There is far too much to paste much here, but what are the things I click away was a new attribute but I hadn't heard of yet. You can tell FxCop to relax as they do here with a naming rule.
  • [System.Diagnostics.CodeAnalysis.SuppressMessage("Microsoft.Naming", "CA1704:IdentifiersShouldBeSpelledCorrectly", MessageId = "Rss")]
    public class RssFeedCreatedEventArgs : EventArgs, IComparable {...
  • LukeH and a fully LINQified RayTracer - Seriously, someone give this guy some money or a warm handshake or something. This is's single line of LINQ. That means it's one expression. Luke is a glutton for punishment because I'm still trying to get my brain around the statement. This guy is a beast. I'm thinking of starting a cult around him. Here's his code, but go read his post for the explanation. Go! Right now! I'll wait here.
  • var pixelsQuery =
        from y in Enumerable.Range(0, screenHeight)
        let recenterY = -(y - (screenHeight / 2.0)) / (2.0 * screenHeight)
        select from x in Enumerable.Range(0, screenWidth)
               let recenterX = (x - (screenWidth / 2.0)) / (2.0 * screenWidth)
               let point = Vector.Norm(Vector.Plus(scene.Camera.Forward,                                                Vector.Plus(Vector.Times(recenterX, scene.Camera.Right),
                                                               Vector.Times(recenterY, scene.Camera.Up))))
               let ray = new Ray { Start = scene.Camera.Pos, Dir = point }
               let computeTraceRay = (Func<Func<TraceRayArgs, Color>, Func<TraceRayArgs, Color>>)
                (f => traceRayArgs =>
                 (from isect in
                      from thing in traceRayArgs.Scene.Things
                      select thing.Intersect(traceRayArgs.Ray)
                  where isect != null
                  orderby isect.Dist
                  let d = isect.Ray.Dir
                  let pos = Vector.Plus(Vector.Times(isect.Dist, isect.Ray.Dir), isect.Ray.Start)
                  let normal = isect.Thing.Normal(pos)
                  let reflectDir = Vector.Minus(d, Vector.Times(2 * Vector.Dot(normal, d), normal))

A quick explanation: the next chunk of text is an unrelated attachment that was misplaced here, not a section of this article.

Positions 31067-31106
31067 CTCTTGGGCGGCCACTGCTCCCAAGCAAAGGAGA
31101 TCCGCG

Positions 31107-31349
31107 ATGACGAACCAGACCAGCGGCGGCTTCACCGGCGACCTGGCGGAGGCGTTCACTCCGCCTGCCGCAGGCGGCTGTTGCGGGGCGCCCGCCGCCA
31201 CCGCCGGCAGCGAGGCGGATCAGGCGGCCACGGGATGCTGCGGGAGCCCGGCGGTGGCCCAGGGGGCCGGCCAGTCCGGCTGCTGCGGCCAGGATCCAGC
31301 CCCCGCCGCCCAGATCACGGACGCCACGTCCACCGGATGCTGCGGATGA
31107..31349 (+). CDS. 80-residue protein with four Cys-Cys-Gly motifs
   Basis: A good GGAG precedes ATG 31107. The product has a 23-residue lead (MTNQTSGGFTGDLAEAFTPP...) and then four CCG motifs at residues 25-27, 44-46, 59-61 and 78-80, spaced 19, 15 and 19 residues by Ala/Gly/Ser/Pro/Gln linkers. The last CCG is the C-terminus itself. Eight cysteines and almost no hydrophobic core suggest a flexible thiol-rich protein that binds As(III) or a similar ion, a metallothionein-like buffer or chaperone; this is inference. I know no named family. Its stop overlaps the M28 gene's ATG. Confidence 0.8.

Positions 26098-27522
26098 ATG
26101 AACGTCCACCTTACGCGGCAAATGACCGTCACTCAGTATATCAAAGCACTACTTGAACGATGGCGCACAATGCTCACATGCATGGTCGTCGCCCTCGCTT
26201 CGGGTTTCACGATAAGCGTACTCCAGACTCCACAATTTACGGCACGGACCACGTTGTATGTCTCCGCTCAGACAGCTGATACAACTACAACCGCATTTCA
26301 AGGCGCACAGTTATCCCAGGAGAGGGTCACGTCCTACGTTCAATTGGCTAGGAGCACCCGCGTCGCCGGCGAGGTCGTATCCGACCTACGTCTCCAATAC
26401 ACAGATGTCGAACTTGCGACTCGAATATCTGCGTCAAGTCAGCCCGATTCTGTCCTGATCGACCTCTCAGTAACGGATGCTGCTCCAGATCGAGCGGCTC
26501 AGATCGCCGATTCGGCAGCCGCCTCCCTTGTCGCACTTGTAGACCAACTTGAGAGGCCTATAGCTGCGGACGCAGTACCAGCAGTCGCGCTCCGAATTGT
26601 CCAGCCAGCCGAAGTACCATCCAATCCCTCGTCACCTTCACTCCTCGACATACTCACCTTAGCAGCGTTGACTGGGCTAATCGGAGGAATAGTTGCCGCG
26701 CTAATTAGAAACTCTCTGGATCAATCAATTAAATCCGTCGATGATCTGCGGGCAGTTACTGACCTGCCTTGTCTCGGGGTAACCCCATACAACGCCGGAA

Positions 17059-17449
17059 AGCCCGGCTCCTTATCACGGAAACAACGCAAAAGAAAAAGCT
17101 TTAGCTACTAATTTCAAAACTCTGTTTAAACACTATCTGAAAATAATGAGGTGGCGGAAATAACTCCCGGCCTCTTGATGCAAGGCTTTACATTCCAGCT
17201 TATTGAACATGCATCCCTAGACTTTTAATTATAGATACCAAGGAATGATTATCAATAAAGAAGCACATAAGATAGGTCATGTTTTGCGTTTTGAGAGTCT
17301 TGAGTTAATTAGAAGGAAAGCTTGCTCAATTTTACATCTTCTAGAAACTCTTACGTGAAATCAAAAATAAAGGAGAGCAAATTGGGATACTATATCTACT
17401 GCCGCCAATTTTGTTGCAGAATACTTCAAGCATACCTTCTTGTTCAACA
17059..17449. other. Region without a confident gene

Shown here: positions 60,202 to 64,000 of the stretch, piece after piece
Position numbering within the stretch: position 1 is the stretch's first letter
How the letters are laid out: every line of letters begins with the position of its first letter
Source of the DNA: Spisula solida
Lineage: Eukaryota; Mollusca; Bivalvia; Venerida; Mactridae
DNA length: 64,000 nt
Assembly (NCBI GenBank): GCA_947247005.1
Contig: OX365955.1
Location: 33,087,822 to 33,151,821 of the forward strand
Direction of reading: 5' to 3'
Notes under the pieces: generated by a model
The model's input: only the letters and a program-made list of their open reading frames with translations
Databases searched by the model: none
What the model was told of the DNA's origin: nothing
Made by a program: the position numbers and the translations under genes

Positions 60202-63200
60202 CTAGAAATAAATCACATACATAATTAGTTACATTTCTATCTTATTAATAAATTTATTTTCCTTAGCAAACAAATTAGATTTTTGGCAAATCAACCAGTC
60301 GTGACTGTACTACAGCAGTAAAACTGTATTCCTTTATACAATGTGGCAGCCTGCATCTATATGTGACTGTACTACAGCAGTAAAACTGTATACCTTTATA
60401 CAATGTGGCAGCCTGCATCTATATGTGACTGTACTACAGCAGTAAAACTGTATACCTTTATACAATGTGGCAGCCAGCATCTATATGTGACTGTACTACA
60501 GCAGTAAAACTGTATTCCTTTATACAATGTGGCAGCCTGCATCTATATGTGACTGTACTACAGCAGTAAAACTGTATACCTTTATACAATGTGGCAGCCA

let naturalColors =                   from light in traceRayArgs.Scene.Lights
                      let ldis = Vector.Minus(light.Pos, pos)
                      let livec = Vector.Norm(ldis)
                      let testRay = new Ray { Start = pos, Dir = livec }
                      let testIsects = from inter in
                                           from thing in traceRayArgs.Scene.Things
                                           select thing.Intersect(testRay)
                                       where inter != null
                                       orderby inter.Dist
                                       select inter
                      let testIsect = testIsects.FirstOrDefault()
                      let neatIsect = testIsect == null ? 0 : testIsect.Dist
                      let isInShadow = !((neatIsect > Vector.Mag(ldis)) || (neatIsect == 0))
                      where !isInShadow
                      let illum = Vector.Dot(livec, normal)
                      let lcolor = illum > 0 ? Color.Times(illum, light.Color) : Color.Make(0, 0, 0)
                      let specular = Vector.Dot(livec, Vector.Norm(reflectDir))
                      let scolor = specular > 0 
                                   ? Color.Times(Math.Pow(specular, isect.Thing.Surface.Roughness), light.Color) 
                                   : Color.Make(0, 0, 0)
                      select Color.Plus(Color.Times(isect.Thing.Surface.Diffuse(pos), lcolor),
                                        Color.Times(isect.Thing.Surface.Specular(pos), scolor))
                  let reflectPos = Vector.Plus(pos, Vector.Times(.001, reflectDir))
                  let reflectColor =                   traceRayArgs.Depth >= MaxDepth
                      ? Color.Make(.5, .5, .5)
                      : Color.Times(isect.Thing.Surface.Reflect(reflectPos), 
                                    f(new TraceRayArgs(new Ray { Start = reflectPos, Dir = reflectDir }, 
                                                       traceRayArgs.Scene,                                                    traceRayArgs.Depth + 1)))
                  select naturalColors.Aggregate(reflectColor, (color, natColor) => Color.Plus(color, natColor)))                                  .DefaultIfEmpty(Color.Background).First())
               let traceRay = Y(computeTraceRay)
               select new { X = x, Y = y, Color = traceRay(new TraceRayArgs(ray, scene, 0)) };
    foreach (var row in pixelsQuery)
        foreach (var pixel in row)
            setPixel(pixel.X, pixel.Y, pixel.Color.ToDrawingColor());

Feel free to send me links to cool source that you find hasn't been given a good read.

About Scott

Scott Hanselman is a former professor, former Chief Architect in finance, now speaker, consultant, father, diabetic, and Microsoft employee. He is a failed stand-up comic, a cornrower, and a book author.